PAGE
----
Bowstreet Burns Through $140M, Gets Another $7.7M

There are certain companies that seem unable to scare off investors.

Bowstreet Inc., a Tewksbury, Mass.-based Web services provider, is one of them. How else to explain a $7.7 million funding deal, which is expected to be announced today, after the company has already burned through $140 million in prior backing?

The new round is listed as a Series A recap, with new investor IDG Ventures joining existing backers Matrix Partners, Charles River Ventures, Pequot Capital Management, Azure Capital Partners and Kleiner Perkins Caufield & Byers. No valuation information was disclosed, but it’s a safe bet that term sheets were below the $64 million pre-money mark Bowstreet received for its Series B round in 1999, let alone the $573 million valuation it got for a $50 million Series D round just one year later.

Chip Hazard, a managing general partner of IDG Ventures, acknowledges Bowstreet’s troubled track record, but he says that executive changes made in late 2002 have turned the company around for the better.

“One of the things that convinced us to do the deal was the significant progress that the new team has made from a sales and marketing perspective,” says Hazard, who joined the Bowstreet board in conjunction with the funding. “I don’t think they added a single new customer in 2001, but they added 16 new customers in 2003.”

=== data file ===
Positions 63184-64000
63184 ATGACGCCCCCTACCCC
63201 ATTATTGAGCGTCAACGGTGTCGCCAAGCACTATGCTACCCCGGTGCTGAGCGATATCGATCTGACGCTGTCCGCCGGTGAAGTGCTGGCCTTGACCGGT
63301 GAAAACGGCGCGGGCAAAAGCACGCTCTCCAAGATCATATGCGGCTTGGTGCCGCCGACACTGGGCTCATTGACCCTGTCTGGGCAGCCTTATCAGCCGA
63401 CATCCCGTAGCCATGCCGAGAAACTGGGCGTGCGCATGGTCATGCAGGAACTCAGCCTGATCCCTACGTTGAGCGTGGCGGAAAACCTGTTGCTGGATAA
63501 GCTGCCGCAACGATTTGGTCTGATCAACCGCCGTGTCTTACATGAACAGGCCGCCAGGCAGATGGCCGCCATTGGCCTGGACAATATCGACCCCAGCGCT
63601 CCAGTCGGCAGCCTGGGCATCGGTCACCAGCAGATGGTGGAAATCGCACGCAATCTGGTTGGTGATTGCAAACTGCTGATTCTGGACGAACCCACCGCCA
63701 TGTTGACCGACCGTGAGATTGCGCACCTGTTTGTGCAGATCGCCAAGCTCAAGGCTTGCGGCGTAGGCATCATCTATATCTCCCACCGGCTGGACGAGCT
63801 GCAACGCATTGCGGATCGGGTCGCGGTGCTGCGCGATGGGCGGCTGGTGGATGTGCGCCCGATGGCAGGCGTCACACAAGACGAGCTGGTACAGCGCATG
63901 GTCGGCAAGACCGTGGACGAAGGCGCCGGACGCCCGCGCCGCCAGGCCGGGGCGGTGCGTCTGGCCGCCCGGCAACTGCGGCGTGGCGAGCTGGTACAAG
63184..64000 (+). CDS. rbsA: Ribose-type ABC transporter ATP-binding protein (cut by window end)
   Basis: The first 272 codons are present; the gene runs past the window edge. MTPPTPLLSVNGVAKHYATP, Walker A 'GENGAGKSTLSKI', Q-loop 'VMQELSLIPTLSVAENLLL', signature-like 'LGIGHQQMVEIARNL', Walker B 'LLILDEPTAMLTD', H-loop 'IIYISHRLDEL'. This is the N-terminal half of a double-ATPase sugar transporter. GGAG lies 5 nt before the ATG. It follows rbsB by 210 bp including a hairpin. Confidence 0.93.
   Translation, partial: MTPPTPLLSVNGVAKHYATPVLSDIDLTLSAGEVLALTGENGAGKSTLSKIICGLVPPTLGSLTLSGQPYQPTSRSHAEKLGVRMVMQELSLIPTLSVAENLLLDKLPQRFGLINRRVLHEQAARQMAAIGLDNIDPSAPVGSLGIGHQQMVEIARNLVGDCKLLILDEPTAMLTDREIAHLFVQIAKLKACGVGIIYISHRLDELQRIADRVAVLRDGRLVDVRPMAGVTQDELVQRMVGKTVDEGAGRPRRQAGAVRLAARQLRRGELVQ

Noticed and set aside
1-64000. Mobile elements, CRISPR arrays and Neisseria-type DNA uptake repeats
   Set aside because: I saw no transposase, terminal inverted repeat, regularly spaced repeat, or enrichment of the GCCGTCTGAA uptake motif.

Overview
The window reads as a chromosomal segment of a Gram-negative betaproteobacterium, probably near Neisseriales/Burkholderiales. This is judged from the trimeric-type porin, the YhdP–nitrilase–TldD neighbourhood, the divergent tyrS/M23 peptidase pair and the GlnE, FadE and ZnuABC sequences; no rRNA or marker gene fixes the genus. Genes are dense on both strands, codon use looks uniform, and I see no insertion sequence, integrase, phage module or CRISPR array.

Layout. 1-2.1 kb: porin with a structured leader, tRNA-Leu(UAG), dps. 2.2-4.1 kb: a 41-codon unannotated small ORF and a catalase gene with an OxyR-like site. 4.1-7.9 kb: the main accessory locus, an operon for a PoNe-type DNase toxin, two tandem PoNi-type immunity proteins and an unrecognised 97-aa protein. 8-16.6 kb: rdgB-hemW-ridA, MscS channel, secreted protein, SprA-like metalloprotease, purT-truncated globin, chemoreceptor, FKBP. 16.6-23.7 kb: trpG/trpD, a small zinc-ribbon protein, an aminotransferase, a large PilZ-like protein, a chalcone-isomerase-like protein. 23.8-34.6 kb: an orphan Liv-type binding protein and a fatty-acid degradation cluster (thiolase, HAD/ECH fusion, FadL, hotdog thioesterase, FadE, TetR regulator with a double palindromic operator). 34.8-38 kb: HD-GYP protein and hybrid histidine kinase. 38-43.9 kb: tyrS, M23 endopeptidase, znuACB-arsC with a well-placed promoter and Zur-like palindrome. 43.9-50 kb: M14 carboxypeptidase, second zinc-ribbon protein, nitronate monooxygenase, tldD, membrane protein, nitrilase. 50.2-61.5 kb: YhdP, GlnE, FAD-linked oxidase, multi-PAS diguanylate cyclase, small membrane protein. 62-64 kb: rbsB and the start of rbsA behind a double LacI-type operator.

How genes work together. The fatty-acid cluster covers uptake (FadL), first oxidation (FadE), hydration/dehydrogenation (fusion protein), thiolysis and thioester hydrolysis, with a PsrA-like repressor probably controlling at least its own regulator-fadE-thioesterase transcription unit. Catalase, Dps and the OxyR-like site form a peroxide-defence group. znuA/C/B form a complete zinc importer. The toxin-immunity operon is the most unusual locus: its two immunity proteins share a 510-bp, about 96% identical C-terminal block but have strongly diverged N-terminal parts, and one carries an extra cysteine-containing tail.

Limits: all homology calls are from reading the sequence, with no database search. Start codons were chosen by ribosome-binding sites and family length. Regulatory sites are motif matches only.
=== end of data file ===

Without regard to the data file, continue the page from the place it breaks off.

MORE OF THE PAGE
When Bowstreet was founded seven years ago, its goal was to provide J2EE – and, later, portal – infrastructure solutions to e-commerce companies. A major problem, however, was that the company essentially made competitors out of companies that would have made better partners, such as IBM and Sun Microsystems. Predictably, the bigger players crushed Bowstreet.

In a last-ditch attempt to salvage a once-promising business, Bowstreet hired Boston tech veteran Michael George as CEO in November 2002. He strengthened a burgeoning relationship with IBM, and began to disengage from the J2EE application server market. Instead, it refocused on its core technology, which involves engineering such applications so that they can be changed on demand.

George says that the company should hit cash-flow break even later this quarter, and that the latest VC funding will be used to initiate a new program. He says that none of the firm’s 32 existing institutional investors were technically washed-out as part of the recap, although those who didn’t participate saw some substantial preferred ownership downsized to new relatively insignificant junior notes.

Bowstreet is not planning to raise another round of private capital funding, although Hazard and George carefully remembered to “never say never.”